Robert Green, who managed Elmendorf Farm and Greentree Farm and who guided the careers of numerous top stallions, died Nov. 20 in Mount Sterling, Ky. He was 86.
Green’s career began at Hal Price Headley's Beaumont Farm near Lexington. After several years at Beaumont, Green was hired by Maxwell Gluck to manage Elmendorf Farm, where he supervised the early training of prominent 2-year-old Prince John.
In 1958 Green was hired by John Hay Whitney and Joan Shipman Payson to manage their Greentree Farm, where he worked until his retirement.
At Greentree, Green raised a number of champions including Stage Door Johnny, Late Bloomer, Bowl Game, and Sea Pigeon, and managed the careers of successful stallions including Stage Door Johnny, Tom Fool, The Axe II, Arts and Letters, Stop the Music, Key to the Mint, and Foolish Pleasure.
Green was born near Madison, Ind., and spent his childhood in Shelbyville, Ky. He attended the United States Military Academy at West Point, where he played on the varsity basketball team and the 1945-46 National Championship football team of which his brother, Jack, was the captain.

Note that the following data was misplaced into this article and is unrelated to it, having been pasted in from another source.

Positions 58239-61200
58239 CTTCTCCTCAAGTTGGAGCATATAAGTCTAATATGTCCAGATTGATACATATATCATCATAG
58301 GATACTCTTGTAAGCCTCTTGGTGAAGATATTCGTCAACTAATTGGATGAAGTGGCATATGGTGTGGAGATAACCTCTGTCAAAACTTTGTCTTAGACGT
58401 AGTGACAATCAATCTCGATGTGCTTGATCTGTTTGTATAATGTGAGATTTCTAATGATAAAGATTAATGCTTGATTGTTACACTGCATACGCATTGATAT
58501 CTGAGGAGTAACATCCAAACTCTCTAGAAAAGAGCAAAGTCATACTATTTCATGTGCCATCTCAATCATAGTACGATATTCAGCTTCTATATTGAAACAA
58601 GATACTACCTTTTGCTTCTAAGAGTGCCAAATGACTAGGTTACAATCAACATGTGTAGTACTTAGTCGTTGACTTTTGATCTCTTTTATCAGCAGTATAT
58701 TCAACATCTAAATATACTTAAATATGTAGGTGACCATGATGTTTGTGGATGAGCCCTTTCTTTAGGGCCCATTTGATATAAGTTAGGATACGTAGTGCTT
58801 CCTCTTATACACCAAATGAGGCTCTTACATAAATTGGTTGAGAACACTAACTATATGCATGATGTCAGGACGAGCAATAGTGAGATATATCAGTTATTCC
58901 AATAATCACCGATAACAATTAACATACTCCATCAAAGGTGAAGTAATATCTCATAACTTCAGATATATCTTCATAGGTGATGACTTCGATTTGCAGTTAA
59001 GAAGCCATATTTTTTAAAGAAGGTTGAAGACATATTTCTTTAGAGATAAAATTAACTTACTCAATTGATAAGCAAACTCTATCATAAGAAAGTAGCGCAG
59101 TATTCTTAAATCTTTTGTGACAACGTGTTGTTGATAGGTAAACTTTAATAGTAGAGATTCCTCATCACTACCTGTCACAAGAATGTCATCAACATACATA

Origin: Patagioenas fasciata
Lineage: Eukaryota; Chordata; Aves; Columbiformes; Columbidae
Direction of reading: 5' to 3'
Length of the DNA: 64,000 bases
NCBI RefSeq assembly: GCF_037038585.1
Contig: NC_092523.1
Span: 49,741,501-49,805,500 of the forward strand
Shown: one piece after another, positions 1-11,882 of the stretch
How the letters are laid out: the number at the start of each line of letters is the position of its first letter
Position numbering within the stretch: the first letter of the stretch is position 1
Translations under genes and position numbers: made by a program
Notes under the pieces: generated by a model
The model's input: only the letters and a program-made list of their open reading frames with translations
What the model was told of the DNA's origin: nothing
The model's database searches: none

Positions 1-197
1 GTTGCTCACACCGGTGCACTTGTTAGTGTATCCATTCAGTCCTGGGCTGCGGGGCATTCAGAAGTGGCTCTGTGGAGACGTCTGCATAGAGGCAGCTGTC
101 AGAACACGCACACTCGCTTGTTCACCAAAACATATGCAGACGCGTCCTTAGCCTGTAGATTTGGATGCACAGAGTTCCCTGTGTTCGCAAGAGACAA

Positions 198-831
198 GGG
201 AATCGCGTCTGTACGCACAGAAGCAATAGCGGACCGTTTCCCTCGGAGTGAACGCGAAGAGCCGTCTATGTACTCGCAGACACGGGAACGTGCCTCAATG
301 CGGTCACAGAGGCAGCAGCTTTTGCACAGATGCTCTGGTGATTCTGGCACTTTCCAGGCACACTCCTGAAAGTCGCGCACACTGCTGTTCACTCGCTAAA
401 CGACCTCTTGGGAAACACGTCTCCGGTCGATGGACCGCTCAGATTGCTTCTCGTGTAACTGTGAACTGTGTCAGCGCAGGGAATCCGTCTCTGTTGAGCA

After West Point he attended and graduated from the University of Kentucky, where he played football under legendary coach Paul “Bear” Bryant. At UK, Green met and married his wife of 35 years, Patricia Anne Headley.
Green served as president of the Thoroughbred Club of America and president of the Kentucky Thoroughbred Farm Managers' Club, which named him Farm Manager of the Year. He was a member of the Kentucky State Racing Commission during the administration of Gov. John Y. Brown Jr.
While serving in that capacity, Green chaired a committee that recommended a controversial and short-lived 1980 rule banning the use of medication in racehorses in Kentucky. At the time that rule was passed, Green said: “Either we allow or we don’t allow Bute in racing. I’m against medication. A man has to speak for himself and get off the fence.”
Green’s survivors include a daughter, Adele; sons Bob, Tim, Chris, and Finn; and friend Barbara Chambers.